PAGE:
The Good Dog by Avi (J Fiction)

The Good Dog

Avi (J Fiction)

McKinley was a good dog who lived a good life. He was part of a caring family, loved by his human pup Jack, had lots of friends, and held the distinction of being head dog of the Steamboat pack. Yes, life for the malamute was very good until the day a she-wolf by the name of Lupin arrived. Her words of freedom and wild enticed McKinley as he began to feel the burden of taking care of both his pack and his pup. Lupin had him questioning his life as a bound dog…a slave to humans and their will. As McKinley begins to witness the cruelty that humans were capable of, would he submit to his wolf ancestry and join Lupin to live a life without rules and conditions? What would a good dog do?

Although this story was written in the third person, Avi delights readers with a story told from a dog’s perspective. He gives us street names like Most Cars Way, Pine Smell Way, and Elk Scat Way. Jack loves to look at his staring papers (a book) while his parents seem mesmerized by their glow box (TV) and during the day, all the pups go to their special house (school). Avi shows us McKinley constantly “marking” certain areas so that his pack will know his comings and goings, he goes through the ritual of when dogs meet each other, and even describes McKinley’s frustration while trying to convey a rather simple concept to Jack (humans can be SO thick at times).

Avi checks all the right boxes with The Good Dog: age appropriate, an engaging story, memorable characters, great moral lessons, plenty of action and suspense, a few detestable villains, a hero who questions his purpose, some surprising twists, and an ending that’s sure to please. This book shows readers the value of loyalty, honor, and courage and illustrates how bloodline doesn’t dictate who your family is or where your future lies. Countless times McKinley is always looking out for Jack or a member of his pack and although he reaps both the rewards and punishments of his actions, these selfless acts make it clear why he was chosen to be head dog.

Throughout the book, McKinley was a friend, a best friend, a companion, a nemesis, a hero, a champion, and a leader. At the end of the day though, McKinley was just a dog, but more than that, he was a good dog.

Rating: 5/5

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Life with Bingo by Jim Black & Jim Lewis

Life with Bingo    

Jim Black and Jim Lewis

(Reviewer’s Note: I normally review older books, but this newly released book was sent to me personally by the author, Jim Black. His kindness continues to overwhelm me and reinforces the unique bond shared between author and reader. Despite my appreciation for his kindness, my review—as with all of my reviews—is honest and impartial. To provide anything less would be a disappointment and a disservice to this author and I would never do either.)

Life can be daunting on your own—especially when you’re only sixteen years old. But things can be a lot less scary and intimidating when you have your best friend by your side. This is the story of two best friends who escape an abusive home and make their way from Texas to Montana. Along the way, they experience both the dark and light side of humanity and while mankind’s seedy nature allows our travelers to learn valuable lessons about life, it’s the random acts of decency, generosity, and kindness that carry them through to the next day and remind them that there is still good in the world. Good that is just waiting to shower itself onto a teenage boy and his dog.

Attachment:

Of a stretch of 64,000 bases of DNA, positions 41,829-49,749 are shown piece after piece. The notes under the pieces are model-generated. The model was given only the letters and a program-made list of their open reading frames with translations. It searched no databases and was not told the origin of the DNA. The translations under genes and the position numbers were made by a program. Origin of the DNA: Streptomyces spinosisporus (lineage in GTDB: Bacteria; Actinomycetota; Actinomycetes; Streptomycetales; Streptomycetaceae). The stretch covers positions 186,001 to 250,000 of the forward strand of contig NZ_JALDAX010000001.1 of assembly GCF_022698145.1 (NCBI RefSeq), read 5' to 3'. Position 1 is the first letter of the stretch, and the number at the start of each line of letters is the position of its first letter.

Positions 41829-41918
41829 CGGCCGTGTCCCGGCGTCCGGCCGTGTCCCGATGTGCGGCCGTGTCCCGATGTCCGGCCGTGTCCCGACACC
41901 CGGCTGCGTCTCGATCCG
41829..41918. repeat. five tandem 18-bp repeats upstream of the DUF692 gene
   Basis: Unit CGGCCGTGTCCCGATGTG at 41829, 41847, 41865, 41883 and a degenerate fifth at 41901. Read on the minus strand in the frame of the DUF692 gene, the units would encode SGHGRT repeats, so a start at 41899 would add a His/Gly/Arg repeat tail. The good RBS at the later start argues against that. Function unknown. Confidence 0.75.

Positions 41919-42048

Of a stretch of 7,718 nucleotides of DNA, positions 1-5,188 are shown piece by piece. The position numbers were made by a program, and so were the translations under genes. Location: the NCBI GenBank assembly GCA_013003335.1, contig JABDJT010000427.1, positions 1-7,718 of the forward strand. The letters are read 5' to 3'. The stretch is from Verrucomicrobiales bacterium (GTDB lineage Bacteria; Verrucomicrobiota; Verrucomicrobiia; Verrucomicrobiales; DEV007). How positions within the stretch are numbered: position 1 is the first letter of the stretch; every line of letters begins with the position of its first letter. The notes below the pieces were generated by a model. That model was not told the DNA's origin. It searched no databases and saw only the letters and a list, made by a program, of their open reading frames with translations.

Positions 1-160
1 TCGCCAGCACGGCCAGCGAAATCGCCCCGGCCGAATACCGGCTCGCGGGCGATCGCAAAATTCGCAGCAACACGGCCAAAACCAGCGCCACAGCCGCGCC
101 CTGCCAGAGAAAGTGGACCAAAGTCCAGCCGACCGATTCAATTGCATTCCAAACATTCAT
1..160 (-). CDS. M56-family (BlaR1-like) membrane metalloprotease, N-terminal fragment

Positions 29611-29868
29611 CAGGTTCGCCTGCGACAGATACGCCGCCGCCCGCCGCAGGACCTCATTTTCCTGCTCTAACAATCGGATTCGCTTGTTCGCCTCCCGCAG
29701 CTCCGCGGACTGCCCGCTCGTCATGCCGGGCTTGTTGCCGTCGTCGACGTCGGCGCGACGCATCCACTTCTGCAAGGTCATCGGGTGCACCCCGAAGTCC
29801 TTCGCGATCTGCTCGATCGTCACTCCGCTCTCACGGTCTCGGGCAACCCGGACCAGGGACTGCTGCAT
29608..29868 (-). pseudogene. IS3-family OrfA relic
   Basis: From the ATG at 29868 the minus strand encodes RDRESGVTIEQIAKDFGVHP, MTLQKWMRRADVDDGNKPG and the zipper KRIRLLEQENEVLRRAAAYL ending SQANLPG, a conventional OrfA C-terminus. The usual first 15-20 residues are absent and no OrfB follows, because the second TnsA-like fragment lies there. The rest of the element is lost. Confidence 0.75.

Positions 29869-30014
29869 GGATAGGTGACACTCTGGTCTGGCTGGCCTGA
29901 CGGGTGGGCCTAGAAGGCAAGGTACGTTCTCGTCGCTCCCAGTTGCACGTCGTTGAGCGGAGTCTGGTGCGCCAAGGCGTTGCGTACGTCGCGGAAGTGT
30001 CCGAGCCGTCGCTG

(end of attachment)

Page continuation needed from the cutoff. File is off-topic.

Jim Black and Jim Lewis take readers on an unforgettable journey told in the alternating voices of our young man and his furry sidekick. Armed with nothing more than a backpack, sheer determination, and each other, our travelers embark on a nearly two-thousand-mile trek that tests their resolve, challenges their trust, and opens up their heart to the possibilities of faith and providence. Life with Bingo is not just a story about running away, it’s about running to and that indescribable force that enables us to keep putting one foot in front of the other or that promises us that things will be better tomorrow if we can just make it through today. And if you’re lucky, you’ll have someone right there beside you to remind you that you are not alone.

Life with Bingo is a fast-paced read with the narration providing poignant and often humorous points of view. While some might see this story as a bit schmaltzy when compared to the stark truths of modern-day reality, I enjoyed immersing myself into this world where good people do good and selfless things—not for clicks or views or likes or fifteen minutes of fame—but because it is the right thing to do. Because helping others not only makes us feel good, but it reminds us of our connectedness. Our understanding that we are merely just one little piece in a very big puzzle and that even though we’re uniquely shaped, we all fit together to form something quite wonderful and special. Aesop wrote, “No act of kindness, no matter how small, is ever wasted.” Schmaltzy or not, that’s the kind of world I want to live in…especially if there’s a trusty friend by my side.

Special Note: If you are a victim of domestic abuse, call the National Domestic Violence Hotline at 1-800-799-SAFE (7233) or visit

Rating: 4/5

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